By Jason Henderson
Buffy the Vampire Slayer: Bad Blood
$9.95 from Dark Horse
Written by Andi Watson
Pencils by Joe Bennett
Inks by Rick Ketcham
What a thankless task it is to produce adaptations of favorite properties like Buffy the Vampire Slayer. There are several layers of "creatives" to keep in mind at all times. At the top of the heap are the folks responsible for the show itself: the executive producer (in this case Joss Whedon) and the story editors. Then there are the writers of the shows who define the stories to be accepted as "canon," even the actors, who define how the audience is going to read the characters of your tie-in novel or comic. I've been in this game before, writing Marvel and Highlander novels, and it's a weird little writing dance. The writer wants to tell a good story, but he or she has to tell that story in a way that the fans will embrace. Change a character in a subtle way and fans can become very upset, and the powers that be guard against that event rigorously. You don't own these characters and you can't take them anywhere really exciting, or it's liable to change them, and only the upperclassmen get to do that. In this arena, you might tell a good story, but it's a real challenge to make it sing.
To my mind still, as I've said before, the most powerful and effective comic adaptations of a series are Dark Horse's Aliens/Predator series and Topps' early X-Files comics by Stefan Petrucha. Aliens/Predator had plenty of room to tell fascinating stories because the audience had little in mind already, other than the general nature of the creatures, leaving the writers and artists to unlock whole new storehouses of story and art. At the X-Files comic, Petrucha somehow got clearance to take Scully and Mulder on long, intellectual trips that didn't echo the show as much as some would like but made truly thoughtful and exciting comics reading. Those adaptations sing.
And then there's the Buffy comics, which work, but don't quite sing. Buffy the Vampire Slayer: Bad Blood collects in one volume the Blad Blood storyline, in which formerly beautiful Selke, a powerful vampire, comes gunning for Buffy and looking for a way to return her lost good looks. It seems Buffy tried to burn the vampire alive but left before the task was complete.
In fact, this is a story that has great potential, because I can't think of a time on the show when a monster came after Buffy for revenge. Normally, Buffy reacts to someone causing problems in Sunnydale. There have been times when evil came for the Slayer because they wanted her out of the way, but revenge is different. There's nice drama in our hero being pursued by someone with righteous anger. Revenge, for instance, is what made Star Trek: The Wrath of Khan a step above the rest of the Trek movies. An angry and personal enemy calls for our empathy, and we don't get to empathize much with the villains on Buffy. Did anyone want to see the Evil Mayor win?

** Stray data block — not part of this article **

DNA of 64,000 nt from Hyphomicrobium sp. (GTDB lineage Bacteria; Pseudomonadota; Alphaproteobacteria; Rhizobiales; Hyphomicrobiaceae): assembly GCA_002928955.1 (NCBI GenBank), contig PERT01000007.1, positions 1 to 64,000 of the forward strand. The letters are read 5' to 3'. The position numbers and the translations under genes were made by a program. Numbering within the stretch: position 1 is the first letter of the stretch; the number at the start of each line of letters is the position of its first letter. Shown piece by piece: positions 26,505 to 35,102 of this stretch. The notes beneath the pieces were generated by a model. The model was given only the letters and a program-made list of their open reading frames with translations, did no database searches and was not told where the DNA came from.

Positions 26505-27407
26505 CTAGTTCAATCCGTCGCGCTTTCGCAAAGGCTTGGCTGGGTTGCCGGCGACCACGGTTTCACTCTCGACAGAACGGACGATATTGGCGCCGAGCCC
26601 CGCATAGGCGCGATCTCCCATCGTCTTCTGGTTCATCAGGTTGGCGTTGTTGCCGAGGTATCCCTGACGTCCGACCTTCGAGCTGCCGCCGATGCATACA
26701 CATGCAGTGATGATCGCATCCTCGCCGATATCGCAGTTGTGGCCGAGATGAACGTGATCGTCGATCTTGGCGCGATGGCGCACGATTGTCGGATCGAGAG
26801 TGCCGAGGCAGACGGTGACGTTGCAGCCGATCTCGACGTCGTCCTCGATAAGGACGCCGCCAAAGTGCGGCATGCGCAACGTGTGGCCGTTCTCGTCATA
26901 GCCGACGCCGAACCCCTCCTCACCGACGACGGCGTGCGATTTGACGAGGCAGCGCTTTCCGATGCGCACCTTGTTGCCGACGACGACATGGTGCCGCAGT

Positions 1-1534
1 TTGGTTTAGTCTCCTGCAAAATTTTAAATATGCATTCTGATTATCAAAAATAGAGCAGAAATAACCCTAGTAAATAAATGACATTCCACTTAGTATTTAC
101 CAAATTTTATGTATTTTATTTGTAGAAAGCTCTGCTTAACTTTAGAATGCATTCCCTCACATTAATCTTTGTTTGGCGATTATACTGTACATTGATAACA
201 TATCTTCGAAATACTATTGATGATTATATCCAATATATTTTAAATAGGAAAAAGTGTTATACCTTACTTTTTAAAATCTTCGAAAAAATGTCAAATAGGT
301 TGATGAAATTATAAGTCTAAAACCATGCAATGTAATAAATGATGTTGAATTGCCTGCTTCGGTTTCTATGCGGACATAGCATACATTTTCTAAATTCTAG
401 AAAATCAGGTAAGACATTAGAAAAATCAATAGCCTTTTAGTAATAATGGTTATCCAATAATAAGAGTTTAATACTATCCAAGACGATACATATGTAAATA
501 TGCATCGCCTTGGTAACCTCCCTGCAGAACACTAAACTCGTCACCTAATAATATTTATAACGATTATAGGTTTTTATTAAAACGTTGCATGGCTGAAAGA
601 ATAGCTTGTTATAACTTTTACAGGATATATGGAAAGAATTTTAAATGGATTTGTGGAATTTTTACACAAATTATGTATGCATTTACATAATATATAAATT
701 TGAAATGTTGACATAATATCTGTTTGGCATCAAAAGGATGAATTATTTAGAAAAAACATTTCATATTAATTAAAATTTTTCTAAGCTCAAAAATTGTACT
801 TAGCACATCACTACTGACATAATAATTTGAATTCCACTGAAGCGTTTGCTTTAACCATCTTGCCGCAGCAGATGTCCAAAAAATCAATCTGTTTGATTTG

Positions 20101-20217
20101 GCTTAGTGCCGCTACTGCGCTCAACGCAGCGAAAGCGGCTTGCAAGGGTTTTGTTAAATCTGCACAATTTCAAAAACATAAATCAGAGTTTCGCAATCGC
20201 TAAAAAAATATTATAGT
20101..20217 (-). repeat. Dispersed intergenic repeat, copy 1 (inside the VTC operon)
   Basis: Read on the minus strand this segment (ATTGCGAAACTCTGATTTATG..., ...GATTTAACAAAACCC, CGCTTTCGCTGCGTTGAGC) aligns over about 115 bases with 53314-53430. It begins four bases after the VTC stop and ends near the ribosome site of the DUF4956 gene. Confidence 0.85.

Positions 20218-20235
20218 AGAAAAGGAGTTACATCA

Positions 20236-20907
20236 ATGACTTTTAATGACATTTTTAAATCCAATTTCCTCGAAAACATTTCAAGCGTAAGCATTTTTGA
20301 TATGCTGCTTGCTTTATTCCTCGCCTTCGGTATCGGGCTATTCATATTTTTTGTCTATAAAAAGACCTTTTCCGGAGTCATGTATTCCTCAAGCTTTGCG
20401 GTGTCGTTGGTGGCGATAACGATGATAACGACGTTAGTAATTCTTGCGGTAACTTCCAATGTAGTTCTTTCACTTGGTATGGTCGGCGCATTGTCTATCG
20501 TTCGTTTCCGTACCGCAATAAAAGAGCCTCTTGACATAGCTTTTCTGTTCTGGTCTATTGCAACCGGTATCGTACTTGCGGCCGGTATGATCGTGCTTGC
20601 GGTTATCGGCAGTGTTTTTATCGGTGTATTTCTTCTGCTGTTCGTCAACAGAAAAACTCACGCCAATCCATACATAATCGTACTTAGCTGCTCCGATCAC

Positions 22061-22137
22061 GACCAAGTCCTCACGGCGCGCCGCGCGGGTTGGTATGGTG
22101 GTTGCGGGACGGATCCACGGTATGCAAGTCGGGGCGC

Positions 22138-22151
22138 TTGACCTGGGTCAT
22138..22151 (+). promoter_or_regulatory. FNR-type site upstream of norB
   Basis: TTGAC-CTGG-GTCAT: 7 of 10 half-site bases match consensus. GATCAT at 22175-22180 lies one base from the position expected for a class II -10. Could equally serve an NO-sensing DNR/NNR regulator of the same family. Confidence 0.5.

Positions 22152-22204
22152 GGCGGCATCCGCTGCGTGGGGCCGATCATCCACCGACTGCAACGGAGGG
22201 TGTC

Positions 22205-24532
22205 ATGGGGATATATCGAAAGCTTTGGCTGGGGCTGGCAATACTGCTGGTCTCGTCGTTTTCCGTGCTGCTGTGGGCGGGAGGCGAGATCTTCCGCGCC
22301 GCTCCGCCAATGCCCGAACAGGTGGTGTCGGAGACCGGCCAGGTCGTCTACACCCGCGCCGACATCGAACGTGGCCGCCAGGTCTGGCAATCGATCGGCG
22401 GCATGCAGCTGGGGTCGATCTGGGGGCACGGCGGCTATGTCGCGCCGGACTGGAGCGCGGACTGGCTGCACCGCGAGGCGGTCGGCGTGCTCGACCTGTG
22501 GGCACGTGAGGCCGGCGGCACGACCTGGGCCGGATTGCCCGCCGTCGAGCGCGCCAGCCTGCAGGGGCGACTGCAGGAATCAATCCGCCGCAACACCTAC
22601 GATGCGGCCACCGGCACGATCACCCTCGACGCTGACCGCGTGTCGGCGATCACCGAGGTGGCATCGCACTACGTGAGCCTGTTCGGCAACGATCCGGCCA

But somehow the story just never quite comes across. Selke the vampire is exciting enough; she's full of self-loathing because she's lost respect among the vampires now that her face is hideous. (Burn scarring takes a long time to heal, and vampires are a vain lot.) In a nice subplot, Selke is duped by a frightened plastic surgeon who gives her a useless salve, and her childish desperation really plays. But Stefan Petrucha would have given us a long scene somewhere between Angel and Selke about the nature of beauty among the dead, and it would have given you chills. Here it's just a subplot that never comes to any real fruition.
Meanwhile, we have our heroes, who seem here chiefly to crack one-liners. This is the thankless writing I mentioned; the humor of Buffy has a distinct sound that relies on a repeated delivery cadence; it's hard to know if it's right without the actors to read it. The humor here is too movie-like and quippy, not the odd wordplay of the TV characters.
As a backup to Bad Blood, this collection includes the short story Hello, Moon, by Christopher Golden, a short character study in which Buffy essentially runs into the Creature from the Black Lagoon. After they fight a little they end up talking about the nature of fighting evil and knowing you can never really win. It's a nice moment that begs more plot, but moment is what it's here for.
You might say I'm too hard on the Buffy comics because I compare them too much to their live-action source material. Not so. Unfortunately it's the nature of the beast-- who will read a Buffy adaptation but a Buffy fan? Sometimes you can win the fan over if you offer more-- a peak inside the characters, a la X-Files> or Aliens/Predator. But most of the time, my bet is that the writers can't provide it, and it's probably not even their fault. And that's the nature of tie-ins.